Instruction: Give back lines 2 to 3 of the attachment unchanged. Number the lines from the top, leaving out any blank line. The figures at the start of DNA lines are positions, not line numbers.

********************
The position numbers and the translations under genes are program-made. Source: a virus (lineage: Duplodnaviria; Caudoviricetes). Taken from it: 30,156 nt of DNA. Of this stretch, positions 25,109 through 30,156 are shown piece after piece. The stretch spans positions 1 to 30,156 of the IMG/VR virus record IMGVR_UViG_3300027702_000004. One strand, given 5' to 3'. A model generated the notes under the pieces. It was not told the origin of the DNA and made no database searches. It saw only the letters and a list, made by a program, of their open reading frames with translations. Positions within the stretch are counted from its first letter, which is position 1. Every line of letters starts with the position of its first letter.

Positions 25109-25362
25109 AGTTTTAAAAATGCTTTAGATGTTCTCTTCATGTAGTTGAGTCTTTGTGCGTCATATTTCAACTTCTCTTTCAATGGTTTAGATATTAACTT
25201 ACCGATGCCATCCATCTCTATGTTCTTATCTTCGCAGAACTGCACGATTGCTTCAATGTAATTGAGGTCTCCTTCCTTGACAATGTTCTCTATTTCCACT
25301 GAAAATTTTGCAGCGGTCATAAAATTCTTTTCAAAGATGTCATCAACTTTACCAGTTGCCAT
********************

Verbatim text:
Positions 25109-25362
25109 AGTTTTAAAAATGCTTTAGATGTTCTCTTCATGTAGTTGAGTCTTTGTGCGTCATATTTCAACTTCTCTTTCAATGGTTTAGATATTAACTT